Common sense isn't.
As we wait for TVA's
announcement page to be updated with fourth quarter 2001
results, we can ponder the weather data from the last few days of
the year. As luck would have it, after a string of very windy days,
the old year went out, and the new year came in, with a whimper (or
low winds). Below about 4 meters/second (about 9 mph) the wind
turbines can produce no power.
Unfortunately, or fortunately, depending on your perspective, the temperature was also quite low during this time of low wind. Wind turbines can produce more power with lower temperature, denser air. So, in a way the wind turbines like cold and windy weather best, unlike most people. The dense, cold air on the mountain was not being taken advantage of to make power at a time when power was needed for heating. In fact, we can be sure that the turbines themselves were consuming power to keep the precious components warm.
You may explore the effect of varying temperature and humidity on the power produced by the turbines, using my TVA Buffalo Mountain wind power calculator. Of course, variations in temperature or humidity don't make much difference if the wind isn't blowing.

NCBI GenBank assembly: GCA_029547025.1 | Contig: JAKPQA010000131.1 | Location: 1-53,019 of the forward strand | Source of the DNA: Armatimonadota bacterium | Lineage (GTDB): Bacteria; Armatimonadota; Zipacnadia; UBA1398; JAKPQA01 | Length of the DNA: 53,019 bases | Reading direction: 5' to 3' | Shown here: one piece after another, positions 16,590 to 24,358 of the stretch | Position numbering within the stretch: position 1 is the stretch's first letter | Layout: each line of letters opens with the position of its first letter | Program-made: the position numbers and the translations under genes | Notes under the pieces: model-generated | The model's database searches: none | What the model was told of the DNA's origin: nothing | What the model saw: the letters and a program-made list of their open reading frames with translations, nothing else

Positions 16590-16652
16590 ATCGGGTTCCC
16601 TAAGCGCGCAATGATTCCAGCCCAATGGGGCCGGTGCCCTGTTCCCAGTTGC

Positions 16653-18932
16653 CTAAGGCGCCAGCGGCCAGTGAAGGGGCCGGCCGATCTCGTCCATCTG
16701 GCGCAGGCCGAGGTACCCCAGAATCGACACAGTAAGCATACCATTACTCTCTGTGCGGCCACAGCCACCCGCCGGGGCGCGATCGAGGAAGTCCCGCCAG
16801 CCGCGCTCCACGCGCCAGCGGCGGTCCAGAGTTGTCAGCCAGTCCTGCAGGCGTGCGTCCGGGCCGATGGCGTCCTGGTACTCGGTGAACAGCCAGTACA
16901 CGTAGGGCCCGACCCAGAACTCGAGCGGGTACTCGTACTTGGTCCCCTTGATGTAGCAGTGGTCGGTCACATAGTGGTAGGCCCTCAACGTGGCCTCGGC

NOAA for the
Previous Bottom Line Reports:
|Quote of the moment|
|All truth is profound.|
|~ Herman Melville (18191891), U.S. author. Moby-Dick (1851), ch. 41, The Writings of Herman Melville, vol. 6, eds. Harrison Hayford, Hershel Parker, and G. Thomas Tanselle (1988). ~|
Common sense isn't.
Images stored locally for protection of your privacy (unless/until you search with Google).
Disclaimer Fine Print: This site is personal, and is independent of TVA or any other organization. Use of the abbreviation "TVA" is purely for descriptive purposes (for example, to distinguish from wind power plants on Buffalo Ridge in Minnesota). No endorsement, no approval, and no involvement by TVA is implied.
Copyright © 2000- hal9000[zat]mensetmanus.net
I last touched this page on Saturday, 2007-11-17 at 05:09:06 UTC.